As I said earlier, I don't feel that I have the knowledge or expertise in the field to determine which side is right or wrong. Pollution is a serious issue and needs to be addressed. I think most people realize the need, but are hazy on just how to go about it. Unfortunately opportunists with their own agenda, like Mr. Gore, are only too willing to make use of their guilt. If you think that governments and U.N. committees and politicians are supporting the theory of global warming because they altruistically want to help the planet, I would suggest you try to find any other example of their altruism. It's about power, control, votes, and MONEY, IMnotsoHO.

Where there's smoke, there's mirrors.
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May 3rd, 2007, 18:28
Somehow between movies, news reports, and school, my 9yr old Grandson came to me the other night upset and unable to sleep because he was worried about global warming and was the ocean flooding half the world.

I couldn't find the right words at first to comfort him. I couldn't look at him and say it will never happen. I did ease his mind and he got to sleep. But maybe the powers that be, and all of us as adults on this planet need to have a 9 year old look you in the eye and say he is scared and ask what should we do. I still don't have a good answer.

Bart and Corwin should just admit that when it gets down to it, I will have the final say.
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May 3rd, 2007, 20:30
Originally Posted by Cm View Post
But maybe the powers that be, and all of us as adults on this planet need to have a 9 year old look you in the eye and say he is scared and ask what should we do. I still don't have a good answer.
Great point, Cm. Kids certainly aren't stupid, are they? From their point of view, it must make sense to be scared.

I would offer your grandson candor, perspective, comfort and hope for the future. Earthquakes, tornados, lightning…there's a lot that can go wrong, and children have to come to terms with all of that stuff eventually. Global warming is something else to add to that list.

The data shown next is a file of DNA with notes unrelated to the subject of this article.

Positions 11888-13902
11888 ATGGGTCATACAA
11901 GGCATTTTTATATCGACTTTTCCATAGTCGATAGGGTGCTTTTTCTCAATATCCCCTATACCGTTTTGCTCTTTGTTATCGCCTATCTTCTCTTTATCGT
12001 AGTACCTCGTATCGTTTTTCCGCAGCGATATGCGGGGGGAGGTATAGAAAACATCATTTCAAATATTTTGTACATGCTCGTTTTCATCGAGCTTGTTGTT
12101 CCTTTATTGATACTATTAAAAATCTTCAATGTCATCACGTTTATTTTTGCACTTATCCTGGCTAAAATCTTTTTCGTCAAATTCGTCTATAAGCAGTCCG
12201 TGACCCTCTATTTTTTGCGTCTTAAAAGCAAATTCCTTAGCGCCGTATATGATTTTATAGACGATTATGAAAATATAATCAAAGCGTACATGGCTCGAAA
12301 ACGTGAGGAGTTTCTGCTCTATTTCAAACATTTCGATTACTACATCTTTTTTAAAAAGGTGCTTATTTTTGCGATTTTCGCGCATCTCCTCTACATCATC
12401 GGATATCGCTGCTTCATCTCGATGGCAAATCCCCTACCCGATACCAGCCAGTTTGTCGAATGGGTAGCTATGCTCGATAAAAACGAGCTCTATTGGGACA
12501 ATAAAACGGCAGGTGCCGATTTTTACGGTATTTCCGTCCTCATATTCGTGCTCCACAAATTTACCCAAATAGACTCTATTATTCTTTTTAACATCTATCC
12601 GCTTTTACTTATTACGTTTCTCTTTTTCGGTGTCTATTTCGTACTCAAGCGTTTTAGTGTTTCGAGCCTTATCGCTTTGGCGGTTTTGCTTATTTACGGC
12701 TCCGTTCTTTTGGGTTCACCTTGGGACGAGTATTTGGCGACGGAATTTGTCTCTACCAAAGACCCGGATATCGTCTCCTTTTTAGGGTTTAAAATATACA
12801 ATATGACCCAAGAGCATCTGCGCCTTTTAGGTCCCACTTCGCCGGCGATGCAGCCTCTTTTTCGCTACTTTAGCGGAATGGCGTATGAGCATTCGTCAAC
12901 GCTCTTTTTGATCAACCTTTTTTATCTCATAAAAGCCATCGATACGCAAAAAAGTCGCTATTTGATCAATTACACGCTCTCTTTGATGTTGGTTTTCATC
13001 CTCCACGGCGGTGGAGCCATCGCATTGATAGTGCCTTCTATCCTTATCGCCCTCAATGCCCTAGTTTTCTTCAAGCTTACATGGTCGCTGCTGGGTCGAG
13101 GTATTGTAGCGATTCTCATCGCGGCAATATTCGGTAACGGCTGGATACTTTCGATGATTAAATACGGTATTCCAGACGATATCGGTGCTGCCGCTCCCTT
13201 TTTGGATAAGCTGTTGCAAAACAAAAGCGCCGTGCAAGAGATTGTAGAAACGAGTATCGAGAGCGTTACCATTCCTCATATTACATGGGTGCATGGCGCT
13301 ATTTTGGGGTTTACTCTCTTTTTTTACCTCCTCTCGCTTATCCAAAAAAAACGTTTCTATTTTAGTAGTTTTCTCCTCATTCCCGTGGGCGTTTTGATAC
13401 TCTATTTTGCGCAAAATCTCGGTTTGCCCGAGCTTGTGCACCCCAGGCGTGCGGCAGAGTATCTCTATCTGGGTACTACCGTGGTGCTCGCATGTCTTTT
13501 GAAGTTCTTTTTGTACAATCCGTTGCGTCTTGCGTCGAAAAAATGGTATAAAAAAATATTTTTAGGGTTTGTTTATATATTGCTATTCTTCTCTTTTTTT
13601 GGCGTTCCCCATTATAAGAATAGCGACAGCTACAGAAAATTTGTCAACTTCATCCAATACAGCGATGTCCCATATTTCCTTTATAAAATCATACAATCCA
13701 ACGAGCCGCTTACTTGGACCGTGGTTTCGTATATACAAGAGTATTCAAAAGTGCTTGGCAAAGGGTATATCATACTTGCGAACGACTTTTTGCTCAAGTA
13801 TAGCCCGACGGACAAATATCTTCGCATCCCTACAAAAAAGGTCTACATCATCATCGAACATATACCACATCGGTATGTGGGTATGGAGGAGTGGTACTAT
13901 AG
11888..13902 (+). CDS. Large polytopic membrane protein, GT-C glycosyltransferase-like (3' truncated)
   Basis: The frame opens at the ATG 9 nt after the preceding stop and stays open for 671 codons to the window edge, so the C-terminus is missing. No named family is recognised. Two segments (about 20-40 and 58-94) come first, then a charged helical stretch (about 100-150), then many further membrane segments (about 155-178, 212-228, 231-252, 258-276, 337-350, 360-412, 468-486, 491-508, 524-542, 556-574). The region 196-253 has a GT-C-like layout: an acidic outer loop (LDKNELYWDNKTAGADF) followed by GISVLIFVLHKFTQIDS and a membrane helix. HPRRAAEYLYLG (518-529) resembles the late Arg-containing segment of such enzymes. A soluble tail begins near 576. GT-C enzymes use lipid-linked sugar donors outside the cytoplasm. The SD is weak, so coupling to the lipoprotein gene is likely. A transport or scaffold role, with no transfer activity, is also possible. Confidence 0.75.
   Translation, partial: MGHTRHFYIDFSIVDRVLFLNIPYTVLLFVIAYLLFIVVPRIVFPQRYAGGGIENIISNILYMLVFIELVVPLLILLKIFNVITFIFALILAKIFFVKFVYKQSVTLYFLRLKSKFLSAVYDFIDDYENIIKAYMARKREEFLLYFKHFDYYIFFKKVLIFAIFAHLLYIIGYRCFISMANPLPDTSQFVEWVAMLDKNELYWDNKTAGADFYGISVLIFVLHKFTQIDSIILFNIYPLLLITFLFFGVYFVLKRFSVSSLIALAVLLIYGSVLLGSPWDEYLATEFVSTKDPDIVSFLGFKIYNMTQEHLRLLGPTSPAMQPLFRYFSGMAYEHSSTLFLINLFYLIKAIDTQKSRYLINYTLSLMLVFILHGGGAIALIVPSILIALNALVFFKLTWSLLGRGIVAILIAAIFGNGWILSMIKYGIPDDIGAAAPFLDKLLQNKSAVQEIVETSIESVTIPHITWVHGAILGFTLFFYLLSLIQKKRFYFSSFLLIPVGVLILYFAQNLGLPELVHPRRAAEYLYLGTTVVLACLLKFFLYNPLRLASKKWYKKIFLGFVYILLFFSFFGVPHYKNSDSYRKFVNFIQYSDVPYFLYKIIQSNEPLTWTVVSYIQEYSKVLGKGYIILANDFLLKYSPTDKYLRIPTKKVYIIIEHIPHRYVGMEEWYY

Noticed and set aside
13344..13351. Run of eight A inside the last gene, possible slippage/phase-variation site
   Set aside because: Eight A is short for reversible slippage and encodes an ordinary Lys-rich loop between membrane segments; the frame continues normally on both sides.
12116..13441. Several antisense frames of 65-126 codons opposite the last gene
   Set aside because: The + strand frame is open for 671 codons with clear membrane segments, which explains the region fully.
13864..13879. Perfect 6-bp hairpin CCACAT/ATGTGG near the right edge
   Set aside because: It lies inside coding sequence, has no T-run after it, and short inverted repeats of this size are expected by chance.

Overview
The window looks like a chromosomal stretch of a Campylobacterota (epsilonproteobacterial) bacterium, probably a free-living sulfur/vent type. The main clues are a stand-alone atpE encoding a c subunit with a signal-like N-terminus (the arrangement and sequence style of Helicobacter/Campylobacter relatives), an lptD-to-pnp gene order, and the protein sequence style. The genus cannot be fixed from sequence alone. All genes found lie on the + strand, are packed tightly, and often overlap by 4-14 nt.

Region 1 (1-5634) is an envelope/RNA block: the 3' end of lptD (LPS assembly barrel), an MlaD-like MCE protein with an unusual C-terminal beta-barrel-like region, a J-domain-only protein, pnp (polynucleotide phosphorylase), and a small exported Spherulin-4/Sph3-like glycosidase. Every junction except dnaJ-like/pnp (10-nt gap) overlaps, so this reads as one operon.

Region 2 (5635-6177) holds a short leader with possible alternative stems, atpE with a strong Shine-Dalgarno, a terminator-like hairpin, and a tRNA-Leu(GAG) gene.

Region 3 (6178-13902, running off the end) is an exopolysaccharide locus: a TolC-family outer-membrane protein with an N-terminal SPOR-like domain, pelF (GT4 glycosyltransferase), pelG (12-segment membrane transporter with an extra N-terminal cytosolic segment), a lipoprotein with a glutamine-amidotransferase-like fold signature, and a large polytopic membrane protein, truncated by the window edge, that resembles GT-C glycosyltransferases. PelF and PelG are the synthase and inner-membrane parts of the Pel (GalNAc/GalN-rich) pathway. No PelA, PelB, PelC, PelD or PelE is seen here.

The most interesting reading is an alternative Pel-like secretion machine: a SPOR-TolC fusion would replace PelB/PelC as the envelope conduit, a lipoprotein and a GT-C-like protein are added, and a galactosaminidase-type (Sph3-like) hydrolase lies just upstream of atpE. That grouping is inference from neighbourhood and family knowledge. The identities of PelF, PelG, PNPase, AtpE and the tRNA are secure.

What are the chances that all these calamities will really happen? Enough for concern, I would say. Beyond that, the picture just isn't clear, not yet. In the meantime a volcano could explode somewhere and pollute the planet a lot worse in just a matter of hours. Or a meteor could strike. Those are real possibilities.

Your grandson needs to find a way to understand all of that and not lose sleep over it. Maybe you could start by explaining why you don't. You can assure him that science doesn't completely agree with Al Gore (They didn't agree with him when he claimed to have invented the Internet, either).

He's right about some things, though. Somebody somewhere should develop new ways to utilize solar, geothermal and wind power or harness the power of the ocean (its movement and temperature variations). All it would take to solve global warming would be a discovery of a newer, significantly-better kind of battery power.

When I was a kid, they assurred us that we'd all be zipping around in jet packs by now! What's up with these scientists? Someone should give them a swift kick in the pants. I want my jet pack!
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May 3rd, 2007, 21:52
I completely agree, Squeek. It's sad that children who are so vulnerable to the fears and uncertainties of the adult world, should be frightened at the prospect of growing up in the world they live in.

When CM and I were kids, as I'm sure she remembers, we lived through countless Air Raid Drills, learned about fallout shelters, radiation, and how to hide under our desks if they "dropped the bomb". I don't think the fears instilled then can ever truly disappear. But it made Fallout very believable

It's a shame that in our lifetime we have seen so little progress toward a sane world.

Where there's smoke, there's mirrors.
Last edited by magerette; May 4th, 2007 at 05:34.
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May 4th, 2007, 11:22
Originally Posted by magerette View Post
It's a shame that in our lifetime we have seen so little progress toward a sane world.